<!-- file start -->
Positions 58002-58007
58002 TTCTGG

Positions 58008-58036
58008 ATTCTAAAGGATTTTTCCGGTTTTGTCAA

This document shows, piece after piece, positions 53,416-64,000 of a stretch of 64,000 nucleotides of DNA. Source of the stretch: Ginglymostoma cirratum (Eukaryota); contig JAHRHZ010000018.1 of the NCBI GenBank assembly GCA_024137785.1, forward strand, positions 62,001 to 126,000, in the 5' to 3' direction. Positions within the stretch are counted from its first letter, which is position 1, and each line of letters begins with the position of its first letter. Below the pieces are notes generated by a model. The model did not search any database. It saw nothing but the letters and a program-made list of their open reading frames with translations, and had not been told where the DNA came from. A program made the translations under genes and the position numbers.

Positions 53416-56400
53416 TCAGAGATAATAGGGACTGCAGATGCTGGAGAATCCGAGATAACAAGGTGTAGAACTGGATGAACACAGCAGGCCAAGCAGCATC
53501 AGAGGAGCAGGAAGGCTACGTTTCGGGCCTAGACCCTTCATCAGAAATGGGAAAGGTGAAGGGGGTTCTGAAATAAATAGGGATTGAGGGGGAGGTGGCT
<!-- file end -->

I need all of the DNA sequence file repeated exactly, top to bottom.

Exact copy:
Positions 58002-58007
58002 TTCTGG

Positions 58008-58036
58008 ATTCTAAAGGATTTTTCCGGTTTTGTCAA

This document shows, piece after piece, positions 53,416-64,000 of a stretch of 64,000 nucleotides of DNA. Source of the stretch: Ginglymostoma cirratum (Eukaryota); contig JAHRHZ010000018.1 of the NCBI GenBank assembly GCA_024137785.1, forward strand, positions 62,001 to 126,000, in the 5' to 3' direction. Positions within the stretch are counted from its first letter, which is position 1, and each line of letters begins with the position of its first letter. Below the pieces are notes generated by a model. The model did not search any database. It saw nothing but the letters and a program-made list of their open reading frames with translations, and had not been told where the DNA came from. A program made the translations under genes and the position numbers.

Positions 53416-56400
53416 TCAGAGATAATAGGGACTGCAGATGCTGGAGAATCCGAGATAACAAGGTGTAGAACTGGATGAACACAGCAGGCCAAGCAGCATC
53501 AGAGGAGCAGGAAGGCTACGTTTCGGGCCTAGACCCTTCATCAGAAATGGGAAAGGTGAAGGGGGTTCTGAAATAAATAGGGATTGAGGGGGAGGTGGCT